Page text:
On a recent weekday morning, Will Smith had walked to the small Social Security Administration field office on Fifth Avenue in downtown McKeesport to get his Social Security card.
He was met with a locked door and a sign telling him to use the agency’s website or to call a hotline.
“We will resume in-person service at this office when circumstances change,” the sign said.
“There’s nobody there. You can’t get in contact with them on the phone. They hang up with you,” Smith said, standing in front of the brick building with red, white, and blue tiles forming an American flag next to the door.
“I need my Social Security card so I can get this job tomorrow, and I can’t get no support from these guys right here.”
He was hoping to start a job at a warehouse, he said, and needed the ID card.
“I’ve been doing this for about two weeks now to get inside of here, and I just can’t get in contact with these guys to get nothing done.”
Two years into the pandemic, the nation’s more than 1,200 Social Security field offices remain closed to walk-in service. There are limited visits by appointment only in certain circumstances.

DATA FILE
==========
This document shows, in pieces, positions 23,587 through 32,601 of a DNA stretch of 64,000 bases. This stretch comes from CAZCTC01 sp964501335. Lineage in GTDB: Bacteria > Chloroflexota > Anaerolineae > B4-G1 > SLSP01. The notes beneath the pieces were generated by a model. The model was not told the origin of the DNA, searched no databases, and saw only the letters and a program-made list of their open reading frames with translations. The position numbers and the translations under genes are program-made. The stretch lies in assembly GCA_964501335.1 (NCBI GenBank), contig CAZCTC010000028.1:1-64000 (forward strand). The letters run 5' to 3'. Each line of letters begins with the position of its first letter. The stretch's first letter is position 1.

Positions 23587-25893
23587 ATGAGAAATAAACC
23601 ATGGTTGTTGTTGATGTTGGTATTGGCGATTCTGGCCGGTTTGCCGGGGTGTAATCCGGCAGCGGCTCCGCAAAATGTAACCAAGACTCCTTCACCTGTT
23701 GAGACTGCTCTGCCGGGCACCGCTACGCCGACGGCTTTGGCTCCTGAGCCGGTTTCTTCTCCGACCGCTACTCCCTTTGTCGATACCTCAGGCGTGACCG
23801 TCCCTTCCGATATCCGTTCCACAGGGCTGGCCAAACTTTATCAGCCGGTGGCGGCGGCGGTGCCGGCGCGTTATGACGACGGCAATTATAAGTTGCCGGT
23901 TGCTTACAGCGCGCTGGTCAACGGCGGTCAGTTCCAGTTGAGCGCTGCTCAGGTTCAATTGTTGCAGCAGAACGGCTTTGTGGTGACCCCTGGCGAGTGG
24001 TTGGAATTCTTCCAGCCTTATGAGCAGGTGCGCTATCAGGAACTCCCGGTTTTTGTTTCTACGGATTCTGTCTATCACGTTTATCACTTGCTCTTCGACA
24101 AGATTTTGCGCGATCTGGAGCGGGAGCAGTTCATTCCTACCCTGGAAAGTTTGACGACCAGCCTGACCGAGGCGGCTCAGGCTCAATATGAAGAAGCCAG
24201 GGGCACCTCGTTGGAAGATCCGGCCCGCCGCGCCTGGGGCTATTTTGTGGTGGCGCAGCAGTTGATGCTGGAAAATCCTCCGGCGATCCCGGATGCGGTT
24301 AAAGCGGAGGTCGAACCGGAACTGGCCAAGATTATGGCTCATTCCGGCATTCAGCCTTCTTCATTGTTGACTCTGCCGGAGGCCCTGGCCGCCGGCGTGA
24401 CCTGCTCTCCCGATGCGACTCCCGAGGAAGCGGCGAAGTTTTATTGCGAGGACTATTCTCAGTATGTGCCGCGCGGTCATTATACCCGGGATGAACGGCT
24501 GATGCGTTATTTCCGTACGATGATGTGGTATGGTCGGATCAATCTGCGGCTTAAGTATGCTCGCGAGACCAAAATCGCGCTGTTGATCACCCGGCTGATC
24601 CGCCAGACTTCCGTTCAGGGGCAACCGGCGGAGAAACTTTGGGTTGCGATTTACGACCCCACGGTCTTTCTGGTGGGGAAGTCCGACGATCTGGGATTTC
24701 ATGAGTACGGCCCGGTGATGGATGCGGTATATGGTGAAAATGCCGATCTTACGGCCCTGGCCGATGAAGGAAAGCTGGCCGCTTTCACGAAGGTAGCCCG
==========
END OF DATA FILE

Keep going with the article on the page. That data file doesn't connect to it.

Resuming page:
The agency recently announced a tentative reopening plan with a target return date of March 30, though that appears to be contingent on further labor negotiations and the coronavirus receding.
Advocates and attorneys who help people apply for Social Security’s disability programs say while they understand the need for safety measures, the prolonged closures have been a hardship for people who depend on the agency and need in-person services.
In 2019, prior to the pandemic, more than 43 million people received services from a Social Security field office.
“When people are trying to interact with Social Security, it’s usually because something big and often because something hard is happening in their lives,” said Stacy Cloyd, director of policy and administrative advocacy at the National Organization of Social Security Claimants Representatives. The organization is made up of attorneys and non-attorneys who represent people in Social Security disability claims.
“And so, Social Security is just one part of what folks are dealing with. They may be dealing with financial problems, medical problems, any number of other things that are going on, a death in the family. And so, getting help from Social Security is really important to making some of those problems less daunting. And when it’s not possible to resolve an issue with Social Security, it can lead to really big catastrophes in people’s lives.”
During the short time a reporter stood outside the McKeesport field office last week, several people, including Smith, came by hoping to receive services, unaware that the offices weren’t open to walk-ins.Read Full Article